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The recovery of the sacred
While the Mass and Eucharist are at the heart of the Catholic faith, there is no denying that numbers at weekend Masses throughout Australia continue to decline, as does the level of belief in the Real Presence of Jesus Christ in the Blessed Sacrament, along with signs of Eucharistic reverence. These trends are broadly similar in Western Europe, North America and Australia.
The causes of these declines are many and complex, not least the impact of secularisation and weakened family life. However, an added factor has been the succession of changes over the past 30 years in the liturgy, church interiors, fasting requirements, procedures for the reception of Communion, and so on - all having an unsettling effect on clergy and lay people alike.
It is therefore significant that many US bishops who participated in a discussion on church architecture at their latest annual conference (see page 9) took the opportunity to focus on possible reasons for the decline of Eucharistic faith. The question of tabernacle location was raised frequently, with a strong consensus that the Blessed Sacrament should be situated prominently in the centre of the sanctuary, so that Catholics attending Sunday Mass would be constantly reminded of Christ's Eucharistic presence.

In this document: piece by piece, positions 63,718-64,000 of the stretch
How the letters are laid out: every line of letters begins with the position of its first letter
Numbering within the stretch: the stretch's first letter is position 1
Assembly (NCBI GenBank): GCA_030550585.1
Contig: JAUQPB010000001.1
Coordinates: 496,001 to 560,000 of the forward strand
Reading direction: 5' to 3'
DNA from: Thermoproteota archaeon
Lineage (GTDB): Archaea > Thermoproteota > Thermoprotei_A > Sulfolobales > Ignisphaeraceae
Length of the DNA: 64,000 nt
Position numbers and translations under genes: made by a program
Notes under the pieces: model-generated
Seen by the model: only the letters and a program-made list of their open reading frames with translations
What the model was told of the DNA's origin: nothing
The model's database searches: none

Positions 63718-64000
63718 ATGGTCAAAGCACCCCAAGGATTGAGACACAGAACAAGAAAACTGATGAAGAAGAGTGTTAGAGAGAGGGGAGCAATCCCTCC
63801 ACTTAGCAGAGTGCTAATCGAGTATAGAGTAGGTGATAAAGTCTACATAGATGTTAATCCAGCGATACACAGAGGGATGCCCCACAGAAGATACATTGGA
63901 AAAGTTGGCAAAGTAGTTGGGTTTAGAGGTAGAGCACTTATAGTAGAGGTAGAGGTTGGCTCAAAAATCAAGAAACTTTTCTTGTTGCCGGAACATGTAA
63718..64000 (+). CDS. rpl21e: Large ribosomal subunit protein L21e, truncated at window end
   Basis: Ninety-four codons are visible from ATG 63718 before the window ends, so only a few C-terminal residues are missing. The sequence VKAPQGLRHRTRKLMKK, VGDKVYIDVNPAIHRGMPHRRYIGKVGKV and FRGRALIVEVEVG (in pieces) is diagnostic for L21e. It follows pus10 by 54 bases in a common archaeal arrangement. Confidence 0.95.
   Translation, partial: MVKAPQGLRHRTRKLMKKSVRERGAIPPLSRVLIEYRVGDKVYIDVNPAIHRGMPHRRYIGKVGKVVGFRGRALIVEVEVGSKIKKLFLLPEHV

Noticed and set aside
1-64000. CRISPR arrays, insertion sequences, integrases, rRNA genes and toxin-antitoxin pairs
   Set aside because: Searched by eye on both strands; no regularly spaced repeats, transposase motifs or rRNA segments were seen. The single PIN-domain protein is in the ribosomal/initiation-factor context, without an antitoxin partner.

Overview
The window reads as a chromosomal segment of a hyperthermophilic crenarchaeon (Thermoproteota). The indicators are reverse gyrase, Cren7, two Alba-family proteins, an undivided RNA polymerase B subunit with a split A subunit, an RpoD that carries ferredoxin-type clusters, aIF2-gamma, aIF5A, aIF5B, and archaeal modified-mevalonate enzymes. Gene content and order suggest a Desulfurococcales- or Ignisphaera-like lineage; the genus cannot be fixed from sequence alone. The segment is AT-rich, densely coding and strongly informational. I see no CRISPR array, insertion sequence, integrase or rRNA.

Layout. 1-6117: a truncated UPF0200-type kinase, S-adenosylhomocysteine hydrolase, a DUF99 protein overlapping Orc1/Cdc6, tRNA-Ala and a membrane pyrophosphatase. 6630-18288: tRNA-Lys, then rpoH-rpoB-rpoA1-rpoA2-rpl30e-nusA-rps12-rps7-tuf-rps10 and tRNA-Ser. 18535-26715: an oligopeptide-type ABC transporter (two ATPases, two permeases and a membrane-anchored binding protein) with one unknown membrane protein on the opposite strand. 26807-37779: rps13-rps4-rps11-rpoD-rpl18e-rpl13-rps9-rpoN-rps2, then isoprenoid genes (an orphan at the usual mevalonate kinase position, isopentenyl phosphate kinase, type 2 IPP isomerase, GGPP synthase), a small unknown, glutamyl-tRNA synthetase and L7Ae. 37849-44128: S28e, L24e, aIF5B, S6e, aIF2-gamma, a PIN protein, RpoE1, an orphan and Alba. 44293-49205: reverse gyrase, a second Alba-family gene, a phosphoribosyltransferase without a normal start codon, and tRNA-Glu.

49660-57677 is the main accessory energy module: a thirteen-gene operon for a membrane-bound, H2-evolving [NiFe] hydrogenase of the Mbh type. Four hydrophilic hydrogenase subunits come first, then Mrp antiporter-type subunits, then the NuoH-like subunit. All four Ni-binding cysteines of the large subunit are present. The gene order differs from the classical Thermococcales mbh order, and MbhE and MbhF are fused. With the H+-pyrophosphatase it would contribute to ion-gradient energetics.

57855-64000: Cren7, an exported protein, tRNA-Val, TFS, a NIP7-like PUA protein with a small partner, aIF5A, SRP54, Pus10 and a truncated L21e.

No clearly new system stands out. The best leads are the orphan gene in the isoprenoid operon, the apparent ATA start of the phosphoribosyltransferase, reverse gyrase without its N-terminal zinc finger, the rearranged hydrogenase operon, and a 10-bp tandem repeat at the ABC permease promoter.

Since Australia's liturgists tend to take their cues from the United States, it is to be hoped they will take note of the US bishops' call for a recovery of the sacred. This could entail a reversal of practices in parts of Australia, where tabernacles continue to be re-located in small side chapels, with emphasis placed on the "assembly" rather than the Real Presence.
A related matter remains the quality of English used in the Mass (see page 3). The banal character of some of the liturgical language has not been conducive to fostering a sense of the sacred. It is a question the Holy See is currently addressing with a sense of urgency.
Michael Gilchrist: Editor (email - email@example.com)
Reprinted from AD2000 Vol 13 No 2 (March 2000), p. 2
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